• Booking costs £2 for tickets that cost less than a tenner or £1 for tickets over £10, plus a 50p debit card fee or 2.5 per cent for credit cards.

TheTrainline

thetrainline.com
For a long time the undisputed yet frustrating king of the online booking space, TheTrainline has now got its act together.

On track

Signal failures

  • Booking fees are £1, plus a whopping £3.50 if you pay by credit card.
  • Requires registration to buy tickets.

Top tip
Check whether the cost of two singles will work out cheaper than a return ticket. Some sites allow you to switch between single and return options to make it easy for you.

National Rail

nationalrail.co.uk
The National Rail site only shows timetables, so you have to click through to the relevant train operator to buy tickets. As with Virgin, ignore the search options on the home page and go straight to the handy interactive cheapest fare finder.

On track

  • Information on all aspects of train travel, including station information, live departures and lists of third-party websites and apps.

Signal failures

  • Cheapest fare finder insists you choose a train company before showing you fares, instead of just showing you the cheapest.
  • Can't buy tickets directly.

Quno

quno.com
The newest site on the list, with swooshy dynamic features.

On track

  • Probably the prettiest site to look at, with lots of dynamic bits and pieces on the page.
  • Train times are shown on a clever timeline so you get a sense of how long the journey will be, and how long you have to wait should you have to change trains. Choose what times you want to see by simply moving a slider, and click on the journey you like for fares.
  • Extra booking options include table, power socket, luggage rack and toilet.
  • No registration is required to buy tickets.

Signal failures

  • Not much.

Megatrain

megatrain.com
Megatrain is a bargain bin of £1 fares to over 100 destinations, selling spare seats left over on trains usually travelling at unpopular times.

On track

  • Dead simple.
  • Add your NUS number for a further 10 per cent student discount.
  • Also shows £1 coach fares -- remember to select travelling by train if you don't want to see Megabus fares too.
  • If Megatrain doesn't go where you want to go, you can still split your ticket: get a £1 ticket part of the way, and buy a ticket from another website to complete your journey. Even if no £1 fares are available, fares are still often less than £10.

Signal failures

  • Limited number of destinations and fares.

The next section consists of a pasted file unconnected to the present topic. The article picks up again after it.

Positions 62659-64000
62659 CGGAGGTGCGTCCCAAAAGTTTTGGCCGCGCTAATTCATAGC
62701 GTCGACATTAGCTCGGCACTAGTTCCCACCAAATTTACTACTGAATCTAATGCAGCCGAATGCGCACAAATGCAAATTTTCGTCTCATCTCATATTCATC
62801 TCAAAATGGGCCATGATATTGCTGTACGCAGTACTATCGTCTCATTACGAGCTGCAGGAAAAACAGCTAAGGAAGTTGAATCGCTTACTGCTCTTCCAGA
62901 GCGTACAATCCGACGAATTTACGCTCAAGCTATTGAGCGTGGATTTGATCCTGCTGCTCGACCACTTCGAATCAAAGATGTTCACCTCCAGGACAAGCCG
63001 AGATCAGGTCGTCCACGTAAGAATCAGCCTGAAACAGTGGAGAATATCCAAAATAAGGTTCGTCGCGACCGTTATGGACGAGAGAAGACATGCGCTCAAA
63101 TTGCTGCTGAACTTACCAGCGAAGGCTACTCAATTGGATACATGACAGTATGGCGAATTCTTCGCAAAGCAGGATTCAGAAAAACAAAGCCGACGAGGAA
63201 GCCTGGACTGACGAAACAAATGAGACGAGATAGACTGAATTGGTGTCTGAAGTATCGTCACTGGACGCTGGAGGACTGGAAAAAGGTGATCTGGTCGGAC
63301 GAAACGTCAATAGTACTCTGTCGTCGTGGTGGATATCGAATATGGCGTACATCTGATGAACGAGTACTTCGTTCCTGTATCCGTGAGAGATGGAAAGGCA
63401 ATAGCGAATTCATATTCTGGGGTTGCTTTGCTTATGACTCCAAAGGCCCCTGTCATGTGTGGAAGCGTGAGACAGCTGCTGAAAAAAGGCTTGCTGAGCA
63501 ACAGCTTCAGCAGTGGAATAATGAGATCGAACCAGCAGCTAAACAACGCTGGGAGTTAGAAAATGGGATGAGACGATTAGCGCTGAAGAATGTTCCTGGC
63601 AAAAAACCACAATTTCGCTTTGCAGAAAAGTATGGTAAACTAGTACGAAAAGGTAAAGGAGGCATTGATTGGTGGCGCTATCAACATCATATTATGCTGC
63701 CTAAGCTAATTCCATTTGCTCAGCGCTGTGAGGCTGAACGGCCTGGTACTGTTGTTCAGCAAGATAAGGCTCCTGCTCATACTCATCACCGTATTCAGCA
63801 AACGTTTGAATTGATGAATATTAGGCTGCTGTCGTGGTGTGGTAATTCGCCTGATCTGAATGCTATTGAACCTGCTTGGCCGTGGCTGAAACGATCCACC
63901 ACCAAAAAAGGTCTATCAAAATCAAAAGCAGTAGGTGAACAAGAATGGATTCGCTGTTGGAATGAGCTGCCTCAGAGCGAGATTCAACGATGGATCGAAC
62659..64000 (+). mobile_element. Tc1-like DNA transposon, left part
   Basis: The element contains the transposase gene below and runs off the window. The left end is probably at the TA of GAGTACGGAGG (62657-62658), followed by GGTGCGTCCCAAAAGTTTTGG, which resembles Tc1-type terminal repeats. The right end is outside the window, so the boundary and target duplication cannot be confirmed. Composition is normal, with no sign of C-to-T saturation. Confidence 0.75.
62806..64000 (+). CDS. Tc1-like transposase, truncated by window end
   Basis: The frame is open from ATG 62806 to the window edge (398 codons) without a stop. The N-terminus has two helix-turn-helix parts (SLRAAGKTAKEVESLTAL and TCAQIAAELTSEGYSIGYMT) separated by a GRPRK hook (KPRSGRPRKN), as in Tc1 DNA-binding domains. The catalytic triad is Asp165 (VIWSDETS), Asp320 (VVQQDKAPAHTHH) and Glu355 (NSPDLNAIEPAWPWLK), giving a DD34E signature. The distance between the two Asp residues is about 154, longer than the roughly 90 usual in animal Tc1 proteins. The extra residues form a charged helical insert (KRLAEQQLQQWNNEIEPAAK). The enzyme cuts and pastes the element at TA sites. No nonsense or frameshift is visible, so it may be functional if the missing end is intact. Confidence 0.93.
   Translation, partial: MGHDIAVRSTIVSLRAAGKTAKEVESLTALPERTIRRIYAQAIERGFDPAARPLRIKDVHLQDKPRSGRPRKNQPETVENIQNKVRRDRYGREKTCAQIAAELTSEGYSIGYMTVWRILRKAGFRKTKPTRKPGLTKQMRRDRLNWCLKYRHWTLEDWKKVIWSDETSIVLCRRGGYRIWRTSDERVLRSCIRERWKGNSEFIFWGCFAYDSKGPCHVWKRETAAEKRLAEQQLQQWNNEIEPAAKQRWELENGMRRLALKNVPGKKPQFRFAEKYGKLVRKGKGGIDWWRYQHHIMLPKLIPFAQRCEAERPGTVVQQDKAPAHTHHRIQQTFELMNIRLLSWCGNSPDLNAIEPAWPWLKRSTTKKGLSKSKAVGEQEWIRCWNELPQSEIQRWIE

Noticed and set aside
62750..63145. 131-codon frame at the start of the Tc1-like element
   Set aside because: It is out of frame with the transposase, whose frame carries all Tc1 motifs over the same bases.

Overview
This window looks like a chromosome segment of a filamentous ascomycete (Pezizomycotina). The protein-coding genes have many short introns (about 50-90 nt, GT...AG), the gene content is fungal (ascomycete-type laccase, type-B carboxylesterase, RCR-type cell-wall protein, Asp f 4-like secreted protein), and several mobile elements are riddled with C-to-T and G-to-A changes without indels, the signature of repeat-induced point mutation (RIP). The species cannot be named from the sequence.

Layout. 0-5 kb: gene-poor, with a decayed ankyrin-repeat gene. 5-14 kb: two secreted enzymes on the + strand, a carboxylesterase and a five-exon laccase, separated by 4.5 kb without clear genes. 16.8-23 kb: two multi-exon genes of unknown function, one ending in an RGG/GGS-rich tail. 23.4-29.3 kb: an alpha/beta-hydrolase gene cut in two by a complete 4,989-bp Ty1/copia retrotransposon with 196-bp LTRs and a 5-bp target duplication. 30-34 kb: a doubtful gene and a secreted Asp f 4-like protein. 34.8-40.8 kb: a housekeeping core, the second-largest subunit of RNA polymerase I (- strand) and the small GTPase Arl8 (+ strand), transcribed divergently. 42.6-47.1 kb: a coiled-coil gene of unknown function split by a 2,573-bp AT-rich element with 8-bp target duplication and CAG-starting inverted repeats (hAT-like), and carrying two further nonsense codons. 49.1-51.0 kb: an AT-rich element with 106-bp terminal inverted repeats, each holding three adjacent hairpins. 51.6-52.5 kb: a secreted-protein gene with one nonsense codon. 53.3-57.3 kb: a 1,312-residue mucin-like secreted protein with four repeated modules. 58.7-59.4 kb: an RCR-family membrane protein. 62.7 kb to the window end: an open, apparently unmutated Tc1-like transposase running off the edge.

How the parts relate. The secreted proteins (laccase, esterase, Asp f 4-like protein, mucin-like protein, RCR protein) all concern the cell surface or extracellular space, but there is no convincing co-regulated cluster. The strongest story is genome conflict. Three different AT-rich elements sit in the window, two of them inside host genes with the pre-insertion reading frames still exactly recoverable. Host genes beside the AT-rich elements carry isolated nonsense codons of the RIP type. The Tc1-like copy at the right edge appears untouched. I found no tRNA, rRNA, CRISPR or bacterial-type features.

• Tickets available 45 days in advance, rather than 10-12 weeks for other sites.
  • 50p booking fee.

Top tip
If the price of your journey is steeper than you'd like, a good way to soften the blow is to split your tickets. Instead of buying one pricey ticket for the whole journey, buy a couple of cheaper tickets that cover the whole journey. It's perfectly above board -- all you need to do is make sure your tickets cover stations your train stops at, even if you're not actually changing at those stations.

For example, when travelling from London to Liverpool, the train stops at Crewe on the way. Buy a cheap ticket from London to Crewe and a cheap ticket from Crewe to Liverpool and your whole journey is covered. You don't even need to get off at Crewe -- just stay in your seat and bask in the warm glow of money saved. Make all the tickets returns for a round trip.

The same method also allows you to only pay peak prices for part of the journey that falls in peak times. For example, if your journey starts at 9am but takes a couple of hours, only buy a peak ticket for the first bit and buy a cheaper off-peak ticket for the later part of the journey that falls after 10am.

Qjump

qjump.co.uk
Qjump is partnered with TheTrainline.

On track

  • Extra options include table, power socket and the option to be near a luggage rack.
  • Online chat with staff between 8am and 10pm, 7 days a week.

Signal failures

  • Requires registration to buy tickets.

My Train Ticket

mytrainticket.co.uk
My Train Ticket has come up with the wizard wheeze of offering 1 Airmile for every £10 you spend on train tickets.

On track

  • Ticket options are shown in a clear and intuitive grid, with tabs for single and return options. The ticket grid is coloured orange to look like actual train tickets.
  • Extra booking options include power socket and Internet access.
  • Allows you to choose which rail company you want to travel with -- and which company you definitely don't want to use.

Signal failures

  • Requires registration to collect Airmiles.
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About the author

Rich Trenholm is a senior editor at CNET where he covers everything from phones to bionic implants. Based in London since 2007, he has travelled the world seeking out the latest and best consumer technology for your enjoyment.